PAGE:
9. Direct the model verbally; avoid physical contact and limit your proximity to the model especially when she is nude.

10. If your model is new to nude modeling, make the first nude shots side or back shots until she is comfortable with more revealing shots. There is no necessity to progress to more revealing shots unless both of you want to.

11. Keep shooting as you direct the model, even if the poses are not exactly what you want. This will help keep the model’s confidence up. Continue directing the model verbally and shooting until you see the poses you want.

12. Try a variety of poses. Don’t be afraid to experiment. Keep in mind that only the best shots need be used later. Refer back to your notes about what poses, backgrounds, light, props, etc. you want to use.

13. When you’re done shooting, have the model sign a release and get a copy of her government issued photo identification (including date of birth) if you plan to publish the images. Some photographers prefer to get the release signed before the shoot.

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Talking About Body Parts to a Nude Model

In general, I avoid using slang for body parts, especially if it’s considered vulgar. When talking to models or describing my photos in writing, I sometimes struggle for the right words. I’m not looking to be politically correct or please everyone, or I wouldn’t make nude photographs in the first place. However, it is important to show respect to your model and not make her uncomfortable. Of course the words that are considered acceptable or vulgar vary from person to person, region to region, and over time. Continue reading Talking About Body Parts to a Nude Model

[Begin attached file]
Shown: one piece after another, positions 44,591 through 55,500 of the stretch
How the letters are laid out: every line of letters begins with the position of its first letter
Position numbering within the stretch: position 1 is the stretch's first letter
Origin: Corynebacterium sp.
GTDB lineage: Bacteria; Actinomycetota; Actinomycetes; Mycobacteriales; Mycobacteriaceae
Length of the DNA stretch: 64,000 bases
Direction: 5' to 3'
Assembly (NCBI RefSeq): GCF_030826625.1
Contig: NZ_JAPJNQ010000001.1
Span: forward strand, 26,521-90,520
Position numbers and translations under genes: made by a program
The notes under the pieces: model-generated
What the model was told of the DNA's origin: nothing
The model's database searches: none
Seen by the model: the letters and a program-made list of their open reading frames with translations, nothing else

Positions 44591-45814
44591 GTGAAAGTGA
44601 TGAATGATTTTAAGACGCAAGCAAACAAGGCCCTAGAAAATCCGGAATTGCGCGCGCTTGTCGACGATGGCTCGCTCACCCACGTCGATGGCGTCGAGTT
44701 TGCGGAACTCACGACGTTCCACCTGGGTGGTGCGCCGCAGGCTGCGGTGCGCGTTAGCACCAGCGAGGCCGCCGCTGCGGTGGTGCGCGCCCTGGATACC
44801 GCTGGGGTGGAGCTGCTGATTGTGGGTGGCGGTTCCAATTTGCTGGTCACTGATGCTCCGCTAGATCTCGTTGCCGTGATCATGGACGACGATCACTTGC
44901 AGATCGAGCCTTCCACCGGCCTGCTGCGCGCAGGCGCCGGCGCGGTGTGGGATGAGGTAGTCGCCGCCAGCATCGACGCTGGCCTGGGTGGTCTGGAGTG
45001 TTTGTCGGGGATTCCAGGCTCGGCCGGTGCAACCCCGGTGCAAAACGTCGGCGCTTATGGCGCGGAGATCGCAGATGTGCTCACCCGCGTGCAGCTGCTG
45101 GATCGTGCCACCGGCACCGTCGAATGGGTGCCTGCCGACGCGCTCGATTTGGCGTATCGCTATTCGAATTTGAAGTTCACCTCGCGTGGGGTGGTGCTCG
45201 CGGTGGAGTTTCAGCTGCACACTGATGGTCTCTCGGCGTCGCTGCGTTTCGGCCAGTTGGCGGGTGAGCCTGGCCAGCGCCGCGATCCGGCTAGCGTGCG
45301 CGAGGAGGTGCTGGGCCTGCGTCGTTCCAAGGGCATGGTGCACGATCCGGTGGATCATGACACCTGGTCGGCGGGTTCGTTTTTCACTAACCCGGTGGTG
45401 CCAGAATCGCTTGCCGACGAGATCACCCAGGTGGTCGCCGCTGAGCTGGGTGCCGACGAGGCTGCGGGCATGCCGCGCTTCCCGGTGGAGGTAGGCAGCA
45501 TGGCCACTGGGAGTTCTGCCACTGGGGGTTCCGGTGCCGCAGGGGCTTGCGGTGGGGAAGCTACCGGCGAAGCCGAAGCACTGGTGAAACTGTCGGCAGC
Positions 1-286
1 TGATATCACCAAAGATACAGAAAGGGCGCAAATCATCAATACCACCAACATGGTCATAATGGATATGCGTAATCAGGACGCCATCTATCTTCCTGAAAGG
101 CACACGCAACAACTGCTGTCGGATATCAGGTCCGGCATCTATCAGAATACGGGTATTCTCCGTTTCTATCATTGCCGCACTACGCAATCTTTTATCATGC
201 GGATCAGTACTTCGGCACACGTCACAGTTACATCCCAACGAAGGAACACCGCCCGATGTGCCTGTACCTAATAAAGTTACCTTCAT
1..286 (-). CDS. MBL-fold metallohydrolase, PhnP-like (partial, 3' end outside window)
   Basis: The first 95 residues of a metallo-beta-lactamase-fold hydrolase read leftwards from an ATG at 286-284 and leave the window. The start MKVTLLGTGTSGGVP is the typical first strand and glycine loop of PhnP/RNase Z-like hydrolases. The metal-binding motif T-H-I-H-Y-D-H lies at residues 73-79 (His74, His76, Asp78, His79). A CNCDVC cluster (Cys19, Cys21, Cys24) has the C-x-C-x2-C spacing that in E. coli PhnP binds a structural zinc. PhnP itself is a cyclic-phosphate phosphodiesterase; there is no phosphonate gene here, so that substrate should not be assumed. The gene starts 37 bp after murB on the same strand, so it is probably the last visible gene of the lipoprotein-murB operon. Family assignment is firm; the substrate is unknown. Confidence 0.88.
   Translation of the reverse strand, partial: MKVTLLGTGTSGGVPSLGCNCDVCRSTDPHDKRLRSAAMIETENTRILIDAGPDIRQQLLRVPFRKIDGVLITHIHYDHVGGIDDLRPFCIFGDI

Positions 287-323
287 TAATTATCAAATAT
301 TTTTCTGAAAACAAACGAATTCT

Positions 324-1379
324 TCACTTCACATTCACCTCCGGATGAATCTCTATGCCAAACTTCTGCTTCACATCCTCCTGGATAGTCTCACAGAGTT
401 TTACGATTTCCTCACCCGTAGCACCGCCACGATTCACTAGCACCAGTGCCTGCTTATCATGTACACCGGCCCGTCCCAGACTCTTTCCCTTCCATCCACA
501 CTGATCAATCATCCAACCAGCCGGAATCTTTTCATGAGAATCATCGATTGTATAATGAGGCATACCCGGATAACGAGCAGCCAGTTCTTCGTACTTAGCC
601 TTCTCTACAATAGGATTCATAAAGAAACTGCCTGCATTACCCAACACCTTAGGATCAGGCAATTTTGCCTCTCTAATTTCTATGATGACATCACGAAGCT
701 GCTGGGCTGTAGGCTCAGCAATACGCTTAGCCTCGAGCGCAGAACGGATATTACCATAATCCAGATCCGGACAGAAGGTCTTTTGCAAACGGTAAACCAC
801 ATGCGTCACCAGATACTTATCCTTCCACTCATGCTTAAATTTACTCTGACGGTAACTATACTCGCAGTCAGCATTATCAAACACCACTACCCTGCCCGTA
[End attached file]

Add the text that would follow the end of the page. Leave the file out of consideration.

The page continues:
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Model Releases for Nude Photography: 10 Myths

There is quite a lot of information available on model releases and there are quite a few people who are still confused about the topic. When it comes to nude photography, there are some aspects that are not often talked about. Many of the principles are exactly the same for nude and non-nude photography, but there are also differences. Many wiki sites and modeling forums have information, some of which is helpful, but some of which is misleading or flat-out wrong when applied to nude photos. There are a couple of good legal books for photographers that I recommend. These appear at the bottom of the post.